Rheological studies on the effect of different thickeners in texture-modified chicken rendang for individuals with dysphagia
- 71 Downloads
Texture-modified food has become an important strategy in managing dysphagia. Pureed food is proven to be the safest texture due to its high viscosity which can slow down the rate of the food bolus during swallowing. In this study, texture-modified chicken rendang was developed according to Texture C (smooth puree) as described by the Australian standard for texture-modified food. Samples were added with five different thickeners (sago starch, tapioca starch, modified corn starch, xanthan gum and carboxymethyl cellulose gum) at three different concentrations (10, 20 and 30% w/w). Their rheological effects were analyzed through dynamic and steady shear test. Results obtained reveals that samples contained xanthan gum have higher structure rigidity and shear thinning behaviour, while carboxymethyl cellulose gum provides the highest viscosity as well as yield stress than other samples. In terms of concentration, a strong dependence of structural rigidity and viscosity of all prepared samples with amount of thickeners added was observed. Overall, based on its rheological properties, the addition of carboxymethyl cellulose gum at 30% concentration was found to be the most suitable thickener, to be incorporated in the texture-modified chicken rendang. Selecting a suitable food thickener in developing food for individual with dysphagia plays an important role to ensure the right texture and consistency for their safe consumption.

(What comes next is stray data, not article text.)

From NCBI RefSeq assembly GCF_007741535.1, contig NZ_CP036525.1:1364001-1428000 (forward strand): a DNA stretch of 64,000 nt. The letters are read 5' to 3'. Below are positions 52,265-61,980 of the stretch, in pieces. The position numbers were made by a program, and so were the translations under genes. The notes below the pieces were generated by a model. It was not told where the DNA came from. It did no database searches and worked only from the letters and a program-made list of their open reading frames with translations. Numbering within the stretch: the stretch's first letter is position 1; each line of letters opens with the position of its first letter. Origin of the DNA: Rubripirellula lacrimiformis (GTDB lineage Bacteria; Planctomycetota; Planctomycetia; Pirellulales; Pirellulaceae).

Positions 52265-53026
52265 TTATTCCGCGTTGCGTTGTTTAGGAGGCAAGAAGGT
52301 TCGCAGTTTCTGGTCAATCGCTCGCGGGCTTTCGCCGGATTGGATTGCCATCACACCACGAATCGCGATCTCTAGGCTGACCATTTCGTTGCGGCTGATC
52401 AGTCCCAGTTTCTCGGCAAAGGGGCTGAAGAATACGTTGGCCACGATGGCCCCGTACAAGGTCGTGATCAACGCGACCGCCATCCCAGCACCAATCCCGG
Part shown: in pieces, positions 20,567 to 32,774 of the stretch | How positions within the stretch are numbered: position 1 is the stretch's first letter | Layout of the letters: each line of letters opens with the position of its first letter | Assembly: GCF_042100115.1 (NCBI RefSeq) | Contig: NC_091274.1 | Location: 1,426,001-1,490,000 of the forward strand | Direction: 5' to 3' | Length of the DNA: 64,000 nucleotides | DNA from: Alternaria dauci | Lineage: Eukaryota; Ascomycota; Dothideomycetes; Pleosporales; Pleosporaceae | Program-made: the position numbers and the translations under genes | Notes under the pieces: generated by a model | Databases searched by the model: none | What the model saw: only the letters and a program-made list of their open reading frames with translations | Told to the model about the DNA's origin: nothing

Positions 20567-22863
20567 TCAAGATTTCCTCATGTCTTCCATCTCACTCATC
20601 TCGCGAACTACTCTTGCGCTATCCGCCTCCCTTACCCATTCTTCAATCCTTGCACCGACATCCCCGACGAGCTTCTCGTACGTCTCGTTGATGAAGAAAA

KeywordsTexture-modified food Dysphagia Rheological test Thickener Starch Gum
The authors would like to thank the Ministry of Higher Education, Malaysia for funding this research under the Fundamental Research Grant Scheme (203.PTEKIND.6711435).
- Ahmed J, Ramaswamy HS (2007) Dynamic and steady shear rheology of fruit puree based baby foods. J Food Sci Technol Mysore 44:579Google Scholar
- Cichero JAY, Steele C, Duivestein J, Clavé P, Chen J, Kayashita J, Dantas R, Lecko C, Speyer R, Lam P, Murray J (2013) The need for international terminology and definitions for texture-modified foods and thickened liquids used in dysphagia management: foundations of a global initiative. Curr Phys Med Rehabil Rep 1:280–291CrossRefGoogle Scholar
- Hui YH, Sherkat F (2005) Handbook of science, technology, and engineering. CRC Press. Retrieved from https://www.crcpress.com/Handbook-of-Food-Science-Technology-and-Engineering—4-Volume-Set/Hui-Sherkat/p/book/9780849398476#googlePreviewContainer
- Ilhamto N (2013). Producing in-house pureed food in long-term care (Doctoral dissertation). University of Guelph, Ontario, CanadaGoogle Scholar
- Khatijah I, Patimah H (1998) Physico-chemical properties of local native starches. J Trop Agric Food Sci 26:99–104Google Scholar
- Rao MA (1986) Rheological properties of fluid foods. In: Rao MA, Rizvi SSH (eds) Engineering propertiesof foods. Marcel Dekker Inc, New York, pp 1–49Google Scholar
- Van Hecke E, Nguyen PU, Clausse D, Lanoisellé JL (2012) Flow behaviour of carrot puree: modelling the influence of time, temperature and potato flakes addition. IJFS 47:177–185Google Scholar